David’s first words were, “Off belay.” While this signifies to us that David was confused (he had a hole in his helmet and a depressed fracture of his skull), it brings the comfort of suspecting that he perhaps had little knowledge of the gravity of the situation. But more than that, the Lord has used that phrase to comfort us when, in the sleepless hours of the night, our thoughts turned to the details of the fall. “Off belay” means to us that, under the circumstances of our son’s life and his death, he was secure, fastened to the Rock, and was then in no need of any other aid.
David also said, “It hurts,” and a few moments later, “Charlie, you go down.” Then he said, “I’m thirsty. It’s hard to breathe,” and finally, “I’m sleepy.”
David bled to death, and from the nature of his injuries as well as from the symptoms David mentioned, the time could not have been long.
In grief, one seeks and finds comfort in situations that otherwise would be harrowing, if not unbearable. So we derived comfort from the knowledge that David bled to death– a quick, painless kind of death. Although he had other injuries, of which a crushed leg was the most severe, in his state of rapid exsanguination, he probably had little pain.
What were his thoughts? Not clear ones, certainly, by the time Charlie reached him. But he certainly knew of his predicament, during and after his fall. Also we can take comfort that his thoughts must have been exercised in prayer to his Savior, who even then was reaching out to receive him.
As the first long days and nights after David’s death wore on, many of our children’s friends came to our home–some having traveled a distance from their colleges and schools. Sudden death at 20 is a shocking and sobering fact. It was both heartwarming and comforting for us to see our children gather with friends for such discussions, with Bibles opened, sharing an urgent message prompted by their experience.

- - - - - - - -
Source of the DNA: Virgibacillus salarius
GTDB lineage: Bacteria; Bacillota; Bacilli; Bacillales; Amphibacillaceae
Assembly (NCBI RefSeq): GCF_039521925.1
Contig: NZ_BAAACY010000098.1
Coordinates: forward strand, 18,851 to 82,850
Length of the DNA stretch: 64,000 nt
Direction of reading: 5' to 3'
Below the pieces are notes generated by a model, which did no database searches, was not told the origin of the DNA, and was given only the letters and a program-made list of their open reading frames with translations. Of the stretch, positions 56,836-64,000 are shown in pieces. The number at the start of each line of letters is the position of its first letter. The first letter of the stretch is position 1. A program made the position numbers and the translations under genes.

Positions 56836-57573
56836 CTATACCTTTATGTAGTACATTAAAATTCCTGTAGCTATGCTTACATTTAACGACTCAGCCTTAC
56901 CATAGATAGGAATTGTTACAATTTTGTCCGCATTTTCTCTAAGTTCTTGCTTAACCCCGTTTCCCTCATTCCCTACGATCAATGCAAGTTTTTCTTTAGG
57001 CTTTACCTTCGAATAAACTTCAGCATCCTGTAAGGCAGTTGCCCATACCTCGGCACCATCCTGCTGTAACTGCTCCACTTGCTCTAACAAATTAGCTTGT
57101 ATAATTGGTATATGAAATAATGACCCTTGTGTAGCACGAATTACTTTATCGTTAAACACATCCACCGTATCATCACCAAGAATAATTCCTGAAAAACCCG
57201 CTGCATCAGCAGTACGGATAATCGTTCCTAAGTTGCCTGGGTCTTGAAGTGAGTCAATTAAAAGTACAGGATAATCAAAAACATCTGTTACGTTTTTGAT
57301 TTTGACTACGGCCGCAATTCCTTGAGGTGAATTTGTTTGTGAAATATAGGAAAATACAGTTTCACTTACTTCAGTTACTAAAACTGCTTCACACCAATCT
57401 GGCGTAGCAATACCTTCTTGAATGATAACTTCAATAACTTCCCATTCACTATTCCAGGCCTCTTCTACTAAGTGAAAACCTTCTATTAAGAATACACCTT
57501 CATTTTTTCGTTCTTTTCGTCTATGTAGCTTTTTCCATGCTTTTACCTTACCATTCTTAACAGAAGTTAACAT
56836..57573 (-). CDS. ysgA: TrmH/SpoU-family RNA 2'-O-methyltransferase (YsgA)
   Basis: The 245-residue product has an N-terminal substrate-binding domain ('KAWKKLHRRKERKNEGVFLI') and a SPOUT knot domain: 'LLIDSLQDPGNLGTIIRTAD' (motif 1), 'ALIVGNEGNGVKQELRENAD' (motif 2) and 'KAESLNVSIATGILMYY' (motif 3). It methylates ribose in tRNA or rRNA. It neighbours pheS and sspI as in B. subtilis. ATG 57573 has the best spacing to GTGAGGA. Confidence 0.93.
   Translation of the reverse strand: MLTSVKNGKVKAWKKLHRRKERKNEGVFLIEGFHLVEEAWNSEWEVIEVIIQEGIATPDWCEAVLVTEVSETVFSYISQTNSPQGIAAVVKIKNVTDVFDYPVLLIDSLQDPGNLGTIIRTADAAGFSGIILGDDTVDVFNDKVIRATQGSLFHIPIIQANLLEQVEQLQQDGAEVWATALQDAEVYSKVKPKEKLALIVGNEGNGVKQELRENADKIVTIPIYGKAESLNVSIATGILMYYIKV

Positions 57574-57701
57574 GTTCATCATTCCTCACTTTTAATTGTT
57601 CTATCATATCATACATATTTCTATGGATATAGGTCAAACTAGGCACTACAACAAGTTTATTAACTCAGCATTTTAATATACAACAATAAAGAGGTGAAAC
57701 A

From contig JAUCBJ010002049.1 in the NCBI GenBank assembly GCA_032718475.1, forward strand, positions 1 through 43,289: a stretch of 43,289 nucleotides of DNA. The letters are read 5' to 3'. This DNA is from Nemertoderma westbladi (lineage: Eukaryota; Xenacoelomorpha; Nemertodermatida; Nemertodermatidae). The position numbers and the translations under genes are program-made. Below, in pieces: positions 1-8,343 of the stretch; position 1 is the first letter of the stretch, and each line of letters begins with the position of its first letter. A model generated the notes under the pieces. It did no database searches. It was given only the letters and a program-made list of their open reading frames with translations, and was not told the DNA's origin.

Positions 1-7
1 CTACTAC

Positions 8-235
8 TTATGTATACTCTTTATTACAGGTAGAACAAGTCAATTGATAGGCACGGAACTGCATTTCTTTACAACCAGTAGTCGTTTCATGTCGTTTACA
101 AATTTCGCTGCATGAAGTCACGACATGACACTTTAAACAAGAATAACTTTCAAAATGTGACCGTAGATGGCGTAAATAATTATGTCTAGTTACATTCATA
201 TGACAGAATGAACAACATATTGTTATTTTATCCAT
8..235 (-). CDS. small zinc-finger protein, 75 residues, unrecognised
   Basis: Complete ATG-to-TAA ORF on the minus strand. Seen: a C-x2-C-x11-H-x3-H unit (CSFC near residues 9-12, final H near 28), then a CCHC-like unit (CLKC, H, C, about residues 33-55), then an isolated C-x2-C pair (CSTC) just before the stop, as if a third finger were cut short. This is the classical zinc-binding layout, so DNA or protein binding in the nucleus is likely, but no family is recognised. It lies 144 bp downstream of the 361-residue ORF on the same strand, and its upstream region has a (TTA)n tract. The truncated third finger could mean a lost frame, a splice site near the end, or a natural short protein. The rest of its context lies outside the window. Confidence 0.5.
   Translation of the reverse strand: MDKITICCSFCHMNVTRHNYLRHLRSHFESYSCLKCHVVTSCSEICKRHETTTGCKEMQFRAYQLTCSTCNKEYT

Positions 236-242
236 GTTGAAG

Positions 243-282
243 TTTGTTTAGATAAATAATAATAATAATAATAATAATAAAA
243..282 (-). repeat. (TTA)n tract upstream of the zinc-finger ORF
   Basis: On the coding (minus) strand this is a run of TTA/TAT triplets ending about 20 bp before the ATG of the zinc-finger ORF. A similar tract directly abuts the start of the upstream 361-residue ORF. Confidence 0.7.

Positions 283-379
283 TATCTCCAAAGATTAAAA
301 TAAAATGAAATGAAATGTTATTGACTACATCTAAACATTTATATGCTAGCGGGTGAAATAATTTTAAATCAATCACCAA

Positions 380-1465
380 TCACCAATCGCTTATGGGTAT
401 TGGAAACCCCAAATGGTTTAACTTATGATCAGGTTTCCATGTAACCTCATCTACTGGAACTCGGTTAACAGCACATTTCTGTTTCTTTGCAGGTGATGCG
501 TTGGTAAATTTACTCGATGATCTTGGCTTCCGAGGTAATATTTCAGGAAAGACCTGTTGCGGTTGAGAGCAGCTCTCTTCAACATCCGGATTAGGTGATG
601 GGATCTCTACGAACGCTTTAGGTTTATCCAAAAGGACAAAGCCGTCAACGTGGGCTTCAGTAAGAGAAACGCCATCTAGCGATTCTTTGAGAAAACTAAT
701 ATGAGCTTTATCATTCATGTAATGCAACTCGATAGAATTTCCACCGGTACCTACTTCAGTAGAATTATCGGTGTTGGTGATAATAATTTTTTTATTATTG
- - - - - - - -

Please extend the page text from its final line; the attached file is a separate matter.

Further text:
Our children’s grief was very deep, and they could not believe that life could ever be right or the same again without their brother. Of course, our family life never will be the same, but we are trusting in the Lord to help us accept the empty place in our family circle and to keep us constantly aware that David is in heaven–which is far better for him.
Because of the nature of David’s death, the news traveled fast. Almost immediately messages and letters of sympathy began arriving. We stopped counting at one thousand. Many came from parents of Chick’s small patients, and almost all of them seemed to cry out against the irony that Chick should lose his own son when he had saved the lives of so many children and had brought such comfort to so many during his 22 years as a children’s surgeon.
In the fabric of God’s plan there is one long straight line of events that warrants narration. Chick deals with the parents of dying children (and, of course, dead children) very frequently in the course of his work as a child’s surgeon, because the mortality is high in the two fields of endeavor in which he has developed special skills: cancer, and the surgery of the newborn.
After dealing with hundreds of parents concerning the impending death or the recent death of their child, one gets to the place where he almost believes that the quantity of experience is equal to going through the situation personally. When a youngster has cancer, the problems are most trying, because although the impending death is rather certainly known, it is not immediate, and in a sense, the parents lose the child twice–once when they are told of the poor prognosis and once again when the child actually dies. Over the years, Chick had developed a way of presenting this kind of news, and he frequently imparted his experience as best he could to younger surgeons in ward rounds, in seminars, and by lecture.